One of the great pleasures of my job is the possibility of roaming around in the collection storage vault and making new discoveries. Sadly, I don’t have the time to do it frequently but every time I do, I am thankful that I took the opportunity. Recently, I viewed a portrait of a gentleman by Connecticut’s own Robert Brackman (1898-1980) with the sitter’s nephew and appreciated it in a whole new light. Certainly, it was a distinguished and artistically rendered portrayal of a person, well deserving of its inclusion in an art museum collection. The picture took on an entirely new life, however, while discussing the actual person depicted, with his nephew. I was once again reminded about one of the functions of art in our lives – in this case, inspiring familial memory by portraying the noble attributes of a loved one, it’s not just an interesting depiction of an anonymous sitter!!
Along those lines of discovery, one can never predict what will catch one’s eye in an exhibition. Usually, we attend a museum with a preconceived notion about what we will behold and enjoy. But it is the act of allowing yourself to be open to new possibilities that makes the visit truly exciting and uplifting. There are many opportunities for this kind of experimentation now (and always) on view at the Lyman Allyn, and I hope you will take advantage of them. You might plan a visit to enjoy the Paper Moon show, and also find yourself moved by the Afghan War Rugs installation. Or perhaps, cross our threshold intent on studying works by Connecticut’s own Sol LeWitt, and end up being touched by the tenderness of the 18th century portrait of Eunice Huntington Devotion and her child. The point is that by remaining open to possibilities of art affecting you, your visit can truly become an adventure, a journey well worth taking. There are plenty of moments for discovery awaiting you in our galleries, fellow traveler, and I hope to see you exploring them here in the near future.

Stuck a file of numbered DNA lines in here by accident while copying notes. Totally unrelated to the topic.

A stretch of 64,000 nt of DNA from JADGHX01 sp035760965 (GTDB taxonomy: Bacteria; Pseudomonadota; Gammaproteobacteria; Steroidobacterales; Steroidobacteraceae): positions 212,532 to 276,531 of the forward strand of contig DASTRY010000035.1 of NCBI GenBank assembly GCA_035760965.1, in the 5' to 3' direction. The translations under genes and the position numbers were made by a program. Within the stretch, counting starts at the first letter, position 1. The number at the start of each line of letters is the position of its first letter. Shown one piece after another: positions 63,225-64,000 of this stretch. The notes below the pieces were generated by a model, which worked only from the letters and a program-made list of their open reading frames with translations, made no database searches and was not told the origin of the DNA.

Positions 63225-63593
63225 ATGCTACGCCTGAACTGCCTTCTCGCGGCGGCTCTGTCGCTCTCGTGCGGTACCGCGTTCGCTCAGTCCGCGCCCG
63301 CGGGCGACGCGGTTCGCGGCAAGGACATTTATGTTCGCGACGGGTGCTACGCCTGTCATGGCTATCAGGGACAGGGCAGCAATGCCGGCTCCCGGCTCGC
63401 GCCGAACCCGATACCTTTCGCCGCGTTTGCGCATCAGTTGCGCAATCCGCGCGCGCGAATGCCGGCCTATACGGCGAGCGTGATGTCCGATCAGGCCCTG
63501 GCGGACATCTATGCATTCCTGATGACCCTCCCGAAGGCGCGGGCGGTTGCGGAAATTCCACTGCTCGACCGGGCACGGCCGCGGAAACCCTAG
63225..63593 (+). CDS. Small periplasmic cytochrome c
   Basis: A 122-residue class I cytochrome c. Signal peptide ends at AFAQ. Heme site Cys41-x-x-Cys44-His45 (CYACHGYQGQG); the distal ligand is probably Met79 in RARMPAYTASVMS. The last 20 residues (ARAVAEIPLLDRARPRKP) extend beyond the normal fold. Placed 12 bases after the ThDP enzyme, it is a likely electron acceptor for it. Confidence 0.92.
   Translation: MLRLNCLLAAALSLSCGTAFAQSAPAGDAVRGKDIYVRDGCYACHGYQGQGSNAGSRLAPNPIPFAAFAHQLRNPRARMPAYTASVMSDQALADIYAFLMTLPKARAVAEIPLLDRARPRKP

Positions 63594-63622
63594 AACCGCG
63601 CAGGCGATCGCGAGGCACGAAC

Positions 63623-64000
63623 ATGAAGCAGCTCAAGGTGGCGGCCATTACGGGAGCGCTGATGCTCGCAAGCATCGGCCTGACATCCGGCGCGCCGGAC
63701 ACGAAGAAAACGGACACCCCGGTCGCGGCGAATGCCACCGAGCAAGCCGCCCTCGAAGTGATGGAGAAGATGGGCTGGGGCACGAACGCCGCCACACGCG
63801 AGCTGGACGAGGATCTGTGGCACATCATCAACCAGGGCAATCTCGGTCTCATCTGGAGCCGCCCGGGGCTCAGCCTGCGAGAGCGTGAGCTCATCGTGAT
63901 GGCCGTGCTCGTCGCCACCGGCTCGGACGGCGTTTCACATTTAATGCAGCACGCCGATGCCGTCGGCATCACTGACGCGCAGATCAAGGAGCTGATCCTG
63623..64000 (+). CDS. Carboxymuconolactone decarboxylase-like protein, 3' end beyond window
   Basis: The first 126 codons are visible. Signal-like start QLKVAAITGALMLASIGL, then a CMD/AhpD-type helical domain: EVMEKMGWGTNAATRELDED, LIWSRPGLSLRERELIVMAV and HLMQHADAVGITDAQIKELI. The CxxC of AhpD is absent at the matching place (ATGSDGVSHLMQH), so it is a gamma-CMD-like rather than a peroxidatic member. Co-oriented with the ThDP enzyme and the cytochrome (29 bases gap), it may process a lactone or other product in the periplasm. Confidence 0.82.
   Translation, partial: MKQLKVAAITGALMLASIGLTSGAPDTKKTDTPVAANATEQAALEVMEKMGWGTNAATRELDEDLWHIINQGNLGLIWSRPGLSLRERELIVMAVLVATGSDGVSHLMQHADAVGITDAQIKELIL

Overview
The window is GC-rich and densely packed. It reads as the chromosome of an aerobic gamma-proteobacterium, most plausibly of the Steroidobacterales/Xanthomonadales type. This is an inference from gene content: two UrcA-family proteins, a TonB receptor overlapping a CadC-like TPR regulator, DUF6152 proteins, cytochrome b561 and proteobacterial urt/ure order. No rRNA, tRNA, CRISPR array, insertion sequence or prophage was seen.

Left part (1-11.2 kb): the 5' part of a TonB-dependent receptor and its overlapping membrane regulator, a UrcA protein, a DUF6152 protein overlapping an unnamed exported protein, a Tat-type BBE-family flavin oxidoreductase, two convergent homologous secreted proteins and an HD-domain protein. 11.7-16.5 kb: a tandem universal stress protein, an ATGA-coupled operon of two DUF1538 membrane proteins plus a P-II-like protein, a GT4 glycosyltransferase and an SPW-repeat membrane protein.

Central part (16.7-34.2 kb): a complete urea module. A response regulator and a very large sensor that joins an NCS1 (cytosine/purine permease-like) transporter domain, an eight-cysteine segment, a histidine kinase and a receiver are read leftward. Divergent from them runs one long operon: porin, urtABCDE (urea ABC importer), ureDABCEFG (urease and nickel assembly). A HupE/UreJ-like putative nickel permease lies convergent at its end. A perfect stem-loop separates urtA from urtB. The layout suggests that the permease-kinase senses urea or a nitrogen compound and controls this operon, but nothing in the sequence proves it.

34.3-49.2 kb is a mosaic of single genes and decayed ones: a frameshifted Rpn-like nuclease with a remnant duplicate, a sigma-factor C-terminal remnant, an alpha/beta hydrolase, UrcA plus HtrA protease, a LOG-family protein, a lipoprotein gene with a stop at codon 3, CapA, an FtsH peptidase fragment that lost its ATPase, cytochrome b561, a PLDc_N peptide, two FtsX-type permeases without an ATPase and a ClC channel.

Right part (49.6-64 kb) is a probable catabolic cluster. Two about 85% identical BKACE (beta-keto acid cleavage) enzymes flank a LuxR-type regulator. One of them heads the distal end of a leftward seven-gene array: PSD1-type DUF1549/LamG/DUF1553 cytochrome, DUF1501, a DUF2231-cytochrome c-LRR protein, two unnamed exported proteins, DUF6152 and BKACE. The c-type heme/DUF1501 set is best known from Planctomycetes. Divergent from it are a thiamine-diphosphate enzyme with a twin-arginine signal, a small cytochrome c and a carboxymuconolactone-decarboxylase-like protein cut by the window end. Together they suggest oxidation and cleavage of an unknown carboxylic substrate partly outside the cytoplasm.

There are many other reasons to plan a visit to the Lyman Allyn, of course, and you can read about them elsewhere in this eNewsletter.
I hope to see you here soon!